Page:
Genealogy and Finding the Black Sheep in Your Ancestry
W.M. Jackson Obituary
Sometimes we find our ancestors weren't so perfect....
I've done a lot of research over the past couple of years trying to find answers to who my ancestors were. I had hit a brick wall with my grandfather and his father on my mother's side. They were both named William but had different middle names. Jackson is a very common name and there are hundreds of William Jacksons out there. However I found a William M. "Bill" Jackson living in Oklahoma in the early 1900s, but his family members were not members I recognized. I knew my mom was born in Oklahoma but there was never much mentioned about her grandfather, only her father, my grandfather. I didn't know my grandfather Jackson at all, he died when I was only two years old. So this fueled my determination to find out as much about his family as I could. It turned out to be a slow undertaking, but I finally hit paydirt, emphasis on the dirt!
A few months ago, a woman contacted me on Ancestry and told me I had some information wrong on my tree. I wrote her back and asked how she was related to the person in question and she replied that her husband was indeed related to the William M Jackson I had on my tree, and proceeded to ask me questions about my family. At first I wasn't sure if we were really related, because I hadn't really gotten any proof about the proposed entries on my tree. Turns out she had plenty of proof, and much much more!
William M Jackson had moved from Mississippi in the early 1900s to Oklahoma, and for good reason. He was involved in a very highly publicized murder trial in 1902 in Oxford, MS. A local bootlegger had murdered two federal marshalls who had come to arrest the bootlegger. My great-grandfather had been at the bootlegger's house the night of the murder but had left before the murders took place. During the trial however, the bootlegger tried to place blame on everyone he could, and my great-grandfather was implicated and sentenced to life imprisonment. He protested during the sentencing saying he was innocent, but the court sentenced him anyway. He asked for a pardon a few years later and was granted the pardon. That's when he moved his entire family to Oklahoma, to get away from the controversy. The bootlegger and an accomplice, however didn't get so lucky, they were hanged after being found guilty of murder.
Still not 100% convinced that this was even my relative, I went to my aunt and started asking questions. William M. was indeed my great-grandfather, she confirmed that and even told me the middle initial M stood for Malone. When I started telling her about the information I dug up, she confirmed that too. Turns out that my grandmother and grandfather lived with WIlliam M when they first got married in Oklahoma. They adopted my uncle in Oklahoma City before my mom was born in 1931. In 1930 the census showed my grandmother and my uncle living with her mother and siblings in Texas. That's when my grandmother had found out the ugly truth and turned against my great-grandfather and left her husband to return to Texas. Apparently my grandmother returned to Oklahoma and lived with my grandfather again, but not with William M. They had gotten their own place and my mother was born soon after. Sometime after that, they moved back to Texas. William M died the year my mother was born.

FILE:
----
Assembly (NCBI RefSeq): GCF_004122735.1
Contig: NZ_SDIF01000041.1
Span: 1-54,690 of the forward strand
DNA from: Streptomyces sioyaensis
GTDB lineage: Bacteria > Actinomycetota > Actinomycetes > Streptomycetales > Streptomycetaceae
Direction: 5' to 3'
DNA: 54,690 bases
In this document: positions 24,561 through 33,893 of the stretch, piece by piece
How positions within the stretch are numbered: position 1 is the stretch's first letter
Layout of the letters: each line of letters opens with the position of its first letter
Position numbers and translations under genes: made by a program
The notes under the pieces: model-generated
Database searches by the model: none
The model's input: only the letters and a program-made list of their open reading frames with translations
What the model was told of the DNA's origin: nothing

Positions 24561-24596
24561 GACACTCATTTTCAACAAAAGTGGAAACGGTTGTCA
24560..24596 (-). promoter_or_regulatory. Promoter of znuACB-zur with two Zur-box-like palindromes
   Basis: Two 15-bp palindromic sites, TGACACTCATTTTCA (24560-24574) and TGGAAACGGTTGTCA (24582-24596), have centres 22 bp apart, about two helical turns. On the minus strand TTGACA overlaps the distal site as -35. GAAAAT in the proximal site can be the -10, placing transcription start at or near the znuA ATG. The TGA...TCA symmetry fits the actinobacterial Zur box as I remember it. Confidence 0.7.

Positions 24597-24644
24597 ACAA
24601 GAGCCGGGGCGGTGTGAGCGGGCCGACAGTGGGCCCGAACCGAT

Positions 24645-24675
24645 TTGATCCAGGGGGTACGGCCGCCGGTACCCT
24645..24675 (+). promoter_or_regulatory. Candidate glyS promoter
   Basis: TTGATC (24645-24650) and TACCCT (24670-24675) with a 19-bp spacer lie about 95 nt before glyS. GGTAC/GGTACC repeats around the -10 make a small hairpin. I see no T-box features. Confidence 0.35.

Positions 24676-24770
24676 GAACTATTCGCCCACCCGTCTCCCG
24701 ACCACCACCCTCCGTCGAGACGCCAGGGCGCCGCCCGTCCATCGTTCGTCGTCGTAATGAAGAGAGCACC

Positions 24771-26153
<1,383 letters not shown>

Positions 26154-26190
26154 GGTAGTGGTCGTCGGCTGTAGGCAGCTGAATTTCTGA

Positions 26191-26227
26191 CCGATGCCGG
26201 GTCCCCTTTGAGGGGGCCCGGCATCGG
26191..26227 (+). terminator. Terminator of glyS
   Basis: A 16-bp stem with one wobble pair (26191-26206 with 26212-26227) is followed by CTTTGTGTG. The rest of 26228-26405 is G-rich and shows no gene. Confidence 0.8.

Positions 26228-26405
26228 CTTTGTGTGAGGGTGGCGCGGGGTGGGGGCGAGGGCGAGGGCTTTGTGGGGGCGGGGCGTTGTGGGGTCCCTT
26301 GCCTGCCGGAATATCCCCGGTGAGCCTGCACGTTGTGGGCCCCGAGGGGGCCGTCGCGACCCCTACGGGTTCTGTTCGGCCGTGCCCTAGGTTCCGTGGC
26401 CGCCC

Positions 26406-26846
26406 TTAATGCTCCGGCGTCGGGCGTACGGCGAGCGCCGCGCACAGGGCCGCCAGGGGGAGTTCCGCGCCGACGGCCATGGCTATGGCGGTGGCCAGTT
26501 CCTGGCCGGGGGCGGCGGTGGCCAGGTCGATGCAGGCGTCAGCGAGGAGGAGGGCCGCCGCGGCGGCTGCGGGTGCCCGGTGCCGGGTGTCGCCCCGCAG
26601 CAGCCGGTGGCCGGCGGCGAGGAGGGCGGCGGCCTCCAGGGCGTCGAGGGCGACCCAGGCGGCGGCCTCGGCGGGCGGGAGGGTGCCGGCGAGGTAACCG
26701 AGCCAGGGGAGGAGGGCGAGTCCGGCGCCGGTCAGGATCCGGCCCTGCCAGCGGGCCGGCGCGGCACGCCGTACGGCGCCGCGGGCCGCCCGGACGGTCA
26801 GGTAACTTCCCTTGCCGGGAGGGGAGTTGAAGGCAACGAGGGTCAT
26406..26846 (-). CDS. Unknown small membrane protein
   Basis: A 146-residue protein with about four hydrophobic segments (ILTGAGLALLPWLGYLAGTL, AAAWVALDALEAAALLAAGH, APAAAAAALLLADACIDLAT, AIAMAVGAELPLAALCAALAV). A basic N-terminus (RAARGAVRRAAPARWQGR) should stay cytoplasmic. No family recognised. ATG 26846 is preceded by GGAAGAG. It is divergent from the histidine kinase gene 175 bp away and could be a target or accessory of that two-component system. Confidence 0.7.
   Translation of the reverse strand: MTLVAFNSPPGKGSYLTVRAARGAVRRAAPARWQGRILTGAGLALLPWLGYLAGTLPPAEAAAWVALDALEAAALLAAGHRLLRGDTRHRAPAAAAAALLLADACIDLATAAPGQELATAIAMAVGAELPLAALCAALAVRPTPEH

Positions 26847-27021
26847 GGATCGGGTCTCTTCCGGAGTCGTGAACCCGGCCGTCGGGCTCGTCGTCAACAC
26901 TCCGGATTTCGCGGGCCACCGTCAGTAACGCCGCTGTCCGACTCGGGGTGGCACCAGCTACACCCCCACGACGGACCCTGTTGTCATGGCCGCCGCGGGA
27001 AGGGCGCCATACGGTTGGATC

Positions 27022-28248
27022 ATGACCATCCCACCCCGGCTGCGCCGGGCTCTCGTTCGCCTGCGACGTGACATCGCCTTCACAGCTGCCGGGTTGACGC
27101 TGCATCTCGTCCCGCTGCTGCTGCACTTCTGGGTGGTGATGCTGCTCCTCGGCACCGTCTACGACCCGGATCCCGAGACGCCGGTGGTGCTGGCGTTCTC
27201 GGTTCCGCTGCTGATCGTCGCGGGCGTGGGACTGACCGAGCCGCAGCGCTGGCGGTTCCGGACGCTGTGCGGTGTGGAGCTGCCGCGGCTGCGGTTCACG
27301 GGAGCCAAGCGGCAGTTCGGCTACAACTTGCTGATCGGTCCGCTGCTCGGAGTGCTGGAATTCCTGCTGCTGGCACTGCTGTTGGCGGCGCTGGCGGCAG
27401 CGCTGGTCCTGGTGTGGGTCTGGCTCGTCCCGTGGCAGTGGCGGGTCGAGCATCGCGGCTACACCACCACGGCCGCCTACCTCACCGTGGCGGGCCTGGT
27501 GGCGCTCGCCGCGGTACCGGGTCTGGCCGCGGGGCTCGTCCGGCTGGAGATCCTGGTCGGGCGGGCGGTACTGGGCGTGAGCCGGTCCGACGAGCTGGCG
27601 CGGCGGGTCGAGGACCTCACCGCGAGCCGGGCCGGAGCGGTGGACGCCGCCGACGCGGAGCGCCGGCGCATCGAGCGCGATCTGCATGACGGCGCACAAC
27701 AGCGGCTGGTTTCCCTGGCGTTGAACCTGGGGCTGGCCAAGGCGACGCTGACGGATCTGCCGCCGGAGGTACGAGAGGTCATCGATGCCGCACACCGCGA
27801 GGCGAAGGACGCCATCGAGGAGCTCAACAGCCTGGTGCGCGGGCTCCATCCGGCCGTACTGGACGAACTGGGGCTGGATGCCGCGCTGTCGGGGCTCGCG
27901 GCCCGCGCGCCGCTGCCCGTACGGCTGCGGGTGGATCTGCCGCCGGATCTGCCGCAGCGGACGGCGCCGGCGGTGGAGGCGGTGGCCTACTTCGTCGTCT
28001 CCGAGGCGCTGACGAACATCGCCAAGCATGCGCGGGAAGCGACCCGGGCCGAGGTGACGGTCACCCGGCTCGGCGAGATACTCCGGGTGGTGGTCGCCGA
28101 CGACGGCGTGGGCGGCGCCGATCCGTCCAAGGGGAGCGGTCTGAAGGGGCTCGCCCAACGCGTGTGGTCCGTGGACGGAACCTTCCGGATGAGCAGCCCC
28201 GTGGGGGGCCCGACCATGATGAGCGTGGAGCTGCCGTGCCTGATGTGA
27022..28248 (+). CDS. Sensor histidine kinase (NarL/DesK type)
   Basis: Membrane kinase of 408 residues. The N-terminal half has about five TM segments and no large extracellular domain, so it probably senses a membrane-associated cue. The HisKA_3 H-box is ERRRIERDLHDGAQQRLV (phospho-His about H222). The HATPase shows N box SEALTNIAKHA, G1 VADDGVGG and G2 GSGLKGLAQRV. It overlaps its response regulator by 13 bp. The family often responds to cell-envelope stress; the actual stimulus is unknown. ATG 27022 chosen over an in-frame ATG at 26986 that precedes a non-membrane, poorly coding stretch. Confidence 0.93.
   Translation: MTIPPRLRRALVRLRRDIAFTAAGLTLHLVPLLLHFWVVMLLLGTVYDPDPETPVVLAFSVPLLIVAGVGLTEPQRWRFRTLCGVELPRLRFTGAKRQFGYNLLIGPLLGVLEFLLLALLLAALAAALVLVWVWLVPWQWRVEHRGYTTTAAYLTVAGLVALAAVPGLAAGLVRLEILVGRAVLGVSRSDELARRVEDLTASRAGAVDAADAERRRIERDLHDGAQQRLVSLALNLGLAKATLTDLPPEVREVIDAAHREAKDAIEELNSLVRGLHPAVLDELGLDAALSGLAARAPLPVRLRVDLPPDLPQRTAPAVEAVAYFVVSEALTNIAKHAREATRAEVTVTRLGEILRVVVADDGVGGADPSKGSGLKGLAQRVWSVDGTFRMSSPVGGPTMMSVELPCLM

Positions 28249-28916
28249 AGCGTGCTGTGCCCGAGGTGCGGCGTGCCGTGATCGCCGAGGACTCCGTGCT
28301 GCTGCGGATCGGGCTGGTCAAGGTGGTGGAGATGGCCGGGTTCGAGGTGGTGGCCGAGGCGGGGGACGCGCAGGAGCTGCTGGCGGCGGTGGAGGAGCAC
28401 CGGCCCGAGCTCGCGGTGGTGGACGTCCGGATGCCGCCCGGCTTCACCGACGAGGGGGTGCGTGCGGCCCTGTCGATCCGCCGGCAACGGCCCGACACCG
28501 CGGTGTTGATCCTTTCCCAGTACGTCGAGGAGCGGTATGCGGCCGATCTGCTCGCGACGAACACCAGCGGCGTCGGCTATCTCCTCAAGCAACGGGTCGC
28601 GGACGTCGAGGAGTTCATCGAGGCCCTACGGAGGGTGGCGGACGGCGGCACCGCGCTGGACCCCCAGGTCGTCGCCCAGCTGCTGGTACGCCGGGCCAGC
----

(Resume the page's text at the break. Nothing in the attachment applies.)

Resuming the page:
Unfortunately, my grandmother didn't accept her father-in-law because of his past. When I read the accounts of the events that took place back in November of 1901, I can see that he was caught up in something he couldn't control, simply because of the company he kept. How many times in the present has that happened to a family member at one time or another. Back then it was bootlegging, today its drugs and an assortment of other vices. My grandmother judged my great-grandfather on his past, not the man he was then. This happens a lot today as well, but one thing I have learned, family is still family no matter what they have done. A mother still loves her child no matter what, she may not accept what he has done, but she still loves the child. Family bonds are meant to be greater than that.
Am I embarrassed about my great-grandfather? Not in the least. He associated with bad people, got caught in the middle, but he prevailed in the end. From what I gather, he led a relatively simple life in Oklahoma, and didn't get involved with shady characters again. His other children, siblings of my grandfather, had families so there are a number of cousins and relatives out there who have no idea I exist, or maybe they are in my boat, they have done research and know just a bit about me. I would love to get to know these family members, but it may never happen. Are they upset with my grandmother because she turned her back on their father? Do they judge me because of her? I hope not. I don't hold anything against my grandmother but I do wish she could have looked past the circumstances and given her father-in-law a chance.
One good thing out of this - I have stayed in contact with the woman who originally contacted me and gave me the taboo information (my grandmother wouldn't talk about it when I asked about my grandfather's family years ago). Turns out her husband is my 2nd cousin once removed, and their children are my third cousins! She has also sent me several pictures of my "forgotten" family - a picture of my great-grandfather, whom I have never seen, looks just like my grandfather!! I have been invited to the next annual family reunion and I intend on attending, because I want to connect with family that I didn't know anything about until recently. Here's to finding the rest of my forgotten family members!